Entrepreneur Creates Workplace for the Disabled
Debra Ruh's daughter Sara always wanted to be a nurse, but because she read on a kindergarten level when she was in the sixth grade, her parents knew that Sara's dreams may be out of reach.
They looked into the possibility of Sara becoming a nurse's aide, but to take those tests she needed to read at the 5th to 8th grade level.
Someone suggested that Sara, who has Down Syndrome, eventually might find employment by collecting carts at a grocery store. Another suggested that Ruh, who is a self-proclaimed terrible cook, open a bakery to hire her daughter because "they knew of a bakery that employed people with disabilities."
These suggestions gave Ruh pause. "Those ideas weren't necessarily bad ideas, but they made me think 'You haven't taken the time to get to know who my daughter is.'" Ruh said she worried about the limited opportunities that might be available to Sara.
Today, at age 21, Sara reads at the third-grade level and has found a new calling.
Ruh, 49, decided that there should be more companies offering opportunities to the disabled. She ditched her lucrative career as a bank executive specializing in information technology and in 2001 founded TecAccess, a firm offering IT consulting and training to corporations as well as government and educational institutions.
Technology levels some of the playing field. "What I needed to do is to create a business that hires people with disabilities and sees how creative and innovative they are...You already have to think outside the box if you have a disability because the world is made for the average person," said Ruh. "My senior vice president of government affairs is 3'11"...She has an amazing background and has been a presidential appointee but she's had to be creative and innovative."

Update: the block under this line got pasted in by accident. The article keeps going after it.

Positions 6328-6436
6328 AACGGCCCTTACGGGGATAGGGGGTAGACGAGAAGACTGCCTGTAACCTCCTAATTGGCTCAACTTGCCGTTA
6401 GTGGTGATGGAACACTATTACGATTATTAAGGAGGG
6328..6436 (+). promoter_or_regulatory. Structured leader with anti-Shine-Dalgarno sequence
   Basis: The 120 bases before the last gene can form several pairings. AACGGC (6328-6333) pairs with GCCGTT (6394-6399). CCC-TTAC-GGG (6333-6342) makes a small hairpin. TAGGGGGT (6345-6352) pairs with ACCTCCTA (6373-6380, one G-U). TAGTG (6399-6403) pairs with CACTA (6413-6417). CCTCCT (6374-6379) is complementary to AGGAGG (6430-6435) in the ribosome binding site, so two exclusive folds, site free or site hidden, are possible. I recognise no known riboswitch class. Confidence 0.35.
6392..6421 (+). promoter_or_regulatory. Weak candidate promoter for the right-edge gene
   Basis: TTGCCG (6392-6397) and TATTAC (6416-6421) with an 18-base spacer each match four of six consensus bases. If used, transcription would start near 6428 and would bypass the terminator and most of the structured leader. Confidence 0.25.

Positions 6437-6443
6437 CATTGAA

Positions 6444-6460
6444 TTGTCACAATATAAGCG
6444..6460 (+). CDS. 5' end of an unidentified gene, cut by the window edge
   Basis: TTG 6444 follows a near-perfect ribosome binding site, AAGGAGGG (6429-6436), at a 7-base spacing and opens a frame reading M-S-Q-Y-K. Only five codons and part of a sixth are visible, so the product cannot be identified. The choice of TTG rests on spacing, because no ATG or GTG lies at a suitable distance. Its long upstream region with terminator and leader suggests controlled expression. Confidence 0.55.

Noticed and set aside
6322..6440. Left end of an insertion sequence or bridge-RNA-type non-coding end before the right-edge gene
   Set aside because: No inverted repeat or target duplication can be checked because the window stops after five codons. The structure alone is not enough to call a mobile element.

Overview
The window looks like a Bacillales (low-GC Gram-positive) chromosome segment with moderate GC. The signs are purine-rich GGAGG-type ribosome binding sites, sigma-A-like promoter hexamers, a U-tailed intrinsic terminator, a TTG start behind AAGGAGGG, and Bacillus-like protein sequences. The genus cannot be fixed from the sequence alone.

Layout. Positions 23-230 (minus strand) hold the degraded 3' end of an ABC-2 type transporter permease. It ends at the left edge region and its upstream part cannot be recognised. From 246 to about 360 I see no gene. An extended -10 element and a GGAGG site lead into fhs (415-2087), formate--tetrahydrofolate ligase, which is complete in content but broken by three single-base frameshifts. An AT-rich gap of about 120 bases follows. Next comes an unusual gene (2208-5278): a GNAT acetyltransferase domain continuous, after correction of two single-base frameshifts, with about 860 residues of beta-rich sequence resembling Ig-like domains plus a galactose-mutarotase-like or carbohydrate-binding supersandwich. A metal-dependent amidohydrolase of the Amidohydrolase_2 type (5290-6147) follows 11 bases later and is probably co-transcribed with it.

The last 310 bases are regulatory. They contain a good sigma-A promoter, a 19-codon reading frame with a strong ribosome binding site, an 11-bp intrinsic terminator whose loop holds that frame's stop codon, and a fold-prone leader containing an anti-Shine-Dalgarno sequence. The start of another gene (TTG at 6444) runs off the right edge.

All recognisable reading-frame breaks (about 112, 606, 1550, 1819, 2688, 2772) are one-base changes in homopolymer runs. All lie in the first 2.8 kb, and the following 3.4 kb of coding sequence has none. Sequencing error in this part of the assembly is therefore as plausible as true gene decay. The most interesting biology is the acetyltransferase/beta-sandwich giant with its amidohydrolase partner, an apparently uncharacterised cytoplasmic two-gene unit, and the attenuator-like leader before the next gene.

In 2001, TecAccess had two employees. Today, the company has about 60 full-time and contracted employees, most of whom have developmental or physical disabilities ranging from bipolar disorder, blindness, brain injury or cerebral palsy to quadriplegia.
The Rockville, Va., business generally works with large clients who have more positions to fill, but has experience working with firms of all sizes. For example, Canon hired TecAccess to test whether its Web site was fully accessible to blind customers who might want to shop or get information online.
"Best Buy came to us and said we want to make sure that if someone wants to purchase anything from us online, they can," added Ruh. "Regardless of whether they can't see, can't use hands or have another disability."
TecAccess recently won a contract from Virginia's Information Technologies Agency to work with all state agencies to ensure that their technologies are accessible to the disabled.
The company also has a robust program for disabled veterans. Military personnel "are some amazing people," Ruh said. "They're very driven, know how to follow orders and are good at getting the job done, but some are now blind or have lost limbs," hard realities that cause them to rethink their approach to the workplace, Ruh said.